Satan works hard to get us to forget.
He wants us to forget how he beat us so he can use the same tactic again (see Learning from Failure). He wants us to forget why we fight.
This is one of the primary techniques he uses in this war. Another thing he wants us to forget is how we won. Ponder for just a moment, what does Satan gain when he persuades us to forget how we beat him?
It seems blatantly obvious that being able to repeat victories is essential to long-term success. Yet, Satan subtly gets us to minimize our victories and exaggerate our failures.
This is partially why reflecting on recent victories is the second question of “The Captain’s Log” in the book Like Dragons Did They Fight.
If you are having a hard time identifying how you won, start by replaying the story of what happened. It can be very helpful to tell someone or write it down.
I find it both amusing and helpful to start with “There I was, minding my own business when…” After recounting the story, go back and identify the things you did correctly that helped you to win.
Some people even develop an “arsenal” by writing down the “weapons” that they have successfully used to win battles.
Identifying and drilling those techniques is a powerful way to build your Border Patrol and win battles before they even happen.
The added benefit is that by drilling those strategies, they will come easily when you need them the most in battle.
A real-life example may be helpful to illustrate this.
So there I was, minding my own business, trying to prepare to teach a Sunday School lesson when Satan hit me with a wave of “you don’t feel like it.” I paused to check how I felt and, sure enough, I no longer felt like preparing to teach my lesson.
Satan quickly suggested an alternative activity that I did feel like doing, playing a game on my phone. The Holy Ghost chimed in and reminded me of how poorly my lesson went last time I didn’t prepare, and how I felt about that afterward.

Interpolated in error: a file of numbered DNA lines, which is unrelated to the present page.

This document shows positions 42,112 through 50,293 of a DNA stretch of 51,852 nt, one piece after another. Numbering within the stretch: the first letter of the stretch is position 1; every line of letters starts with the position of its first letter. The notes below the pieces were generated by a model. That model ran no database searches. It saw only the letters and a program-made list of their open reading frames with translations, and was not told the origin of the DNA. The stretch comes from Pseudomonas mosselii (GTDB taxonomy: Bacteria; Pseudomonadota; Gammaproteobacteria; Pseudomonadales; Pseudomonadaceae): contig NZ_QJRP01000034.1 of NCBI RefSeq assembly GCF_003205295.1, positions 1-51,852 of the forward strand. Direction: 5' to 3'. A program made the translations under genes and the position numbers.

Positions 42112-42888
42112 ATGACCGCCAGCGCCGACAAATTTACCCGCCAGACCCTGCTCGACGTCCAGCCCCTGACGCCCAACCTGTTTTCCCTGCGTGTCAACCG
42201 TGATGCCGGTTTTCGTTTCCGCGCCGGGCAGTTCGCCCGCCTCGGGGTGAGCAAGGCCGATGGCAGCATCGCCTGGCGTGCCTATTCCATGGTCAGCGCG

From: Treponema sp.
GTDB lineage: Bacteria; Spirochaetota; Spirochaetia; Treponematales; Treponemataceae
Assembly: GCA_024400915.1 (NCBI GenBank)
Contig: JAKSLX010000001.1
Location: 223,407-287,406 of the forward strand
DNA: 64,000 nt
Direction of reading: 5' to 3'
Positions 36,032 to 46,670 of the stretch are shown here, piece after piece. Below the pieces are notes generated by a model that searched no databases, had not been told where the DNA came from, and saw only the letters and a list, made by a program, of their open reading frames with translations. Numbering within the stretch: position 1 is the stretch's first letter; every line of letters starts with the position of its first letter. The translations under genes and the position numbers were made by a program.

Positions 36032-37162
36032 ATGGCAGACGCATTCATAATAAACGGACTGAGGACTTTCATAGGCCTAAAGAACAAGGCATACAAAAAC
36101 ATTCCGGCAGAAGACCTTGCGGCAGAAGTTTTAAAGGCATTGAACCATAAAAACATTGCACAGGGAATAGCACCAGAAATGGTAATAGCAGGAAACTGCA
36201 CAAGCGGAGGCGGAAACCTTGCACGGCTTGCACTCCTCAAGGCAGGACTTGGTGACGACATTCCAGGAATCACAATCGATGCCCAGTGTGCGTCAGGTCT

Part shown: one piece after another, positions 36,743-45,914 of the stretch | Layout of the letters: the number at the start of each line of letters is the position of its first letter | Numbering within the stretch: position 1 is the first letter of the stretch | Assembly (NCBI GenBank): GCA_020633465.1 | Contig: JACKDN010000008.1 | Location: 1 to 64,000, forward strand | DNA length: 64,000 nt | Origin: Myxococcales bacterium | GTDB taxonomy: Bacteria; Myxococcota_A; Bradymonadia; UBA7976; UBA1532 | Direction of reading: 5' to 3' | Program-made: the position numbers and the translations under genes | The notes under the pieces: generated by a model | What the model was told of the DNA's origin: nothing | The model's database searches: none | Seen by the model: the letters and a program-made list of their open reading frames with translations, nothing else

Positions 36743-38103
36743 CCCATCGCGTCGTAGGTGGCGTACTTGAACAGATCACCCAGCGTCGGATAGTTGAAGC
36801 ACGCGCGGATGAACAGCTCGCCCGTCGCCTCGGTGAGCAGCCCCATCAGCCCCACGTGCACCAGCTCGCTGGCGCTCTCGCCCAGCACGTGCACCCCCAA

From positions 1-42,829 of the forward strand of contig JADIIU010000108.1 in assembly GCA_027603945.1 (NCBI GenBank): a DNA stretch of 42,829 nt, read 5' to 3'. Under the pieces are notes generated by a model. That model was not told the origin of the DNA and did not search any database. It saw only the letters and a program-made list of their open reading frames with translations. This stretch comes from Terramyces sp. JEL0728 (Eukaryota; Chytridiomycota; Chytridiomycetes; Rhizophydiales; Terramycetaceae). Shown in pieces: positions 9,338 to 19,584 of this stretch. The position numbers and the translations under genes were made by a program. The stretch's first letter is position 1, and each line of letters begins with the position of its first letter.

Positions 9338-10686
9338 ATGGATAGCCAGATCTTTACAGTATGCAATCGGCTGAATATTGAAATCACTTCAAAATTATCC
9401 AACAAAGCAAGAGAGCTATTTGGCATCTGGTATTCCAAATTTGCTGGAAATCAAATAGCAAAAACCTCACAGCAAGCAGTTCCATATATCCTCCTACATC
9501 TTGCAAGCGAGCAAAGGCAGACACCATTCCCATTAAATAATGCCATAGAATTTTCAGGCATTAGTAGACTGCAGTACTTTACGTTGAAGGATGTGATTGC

After receiving those gracious reminders from the Holy Ghost, I got up and walked to the kitchen table where my lesson materials were. I still didn’t feel like preparing for my lesson, but I did it anyway.
In this situation, I valued teaching a lesson that invited the Spirit and edified those who heard it. Satan attacked that value and offered an “innocent” alternative.
I hope you noticed my levels on the Chemical Scale in this battle.
Satan subtly spun me around the Satanic Spin until I was at a Level 2 (Unedifying Emotion), which in this case was “I don’t feel like it.” As soon as he got me to recognize the emotion he had planted in me, he hit me with a Level 3 (Dude Moment).
In this battle the temptation was a blend of distraction and procrastination, to put off my preparations and play an “innocent and creative” game on my phone instead. Was it a lie that the game was “innocent and creative?”
Actually, no. I wouldn’t have it on my phone if it wasn’t. He was trying to get me to replace something that was “Better” with something that was merely “Good” (see “Good, Better, Best” by Elder Dallin H. Oaks). Fortunately for me, the Spirit stepped in and I acted on the promptings I received.
There were two major things I did right in this battle. The first was to act on the promptings I received. The second was to do what needed to be done regardless of how I felt. In the process, I ignored Satan’s temptations and won the battle.
What things are you doing right to win your battles? How could you sharpen and improve those tools so you can win faster or better in the future?
Article written by therapist intern, Bryton Peterson. If you’d like Bryton to be your coach and help you put these principles into action, click this link to schedule a time to meet. onidah.youcanbook.me
(Article originally posted HERE.)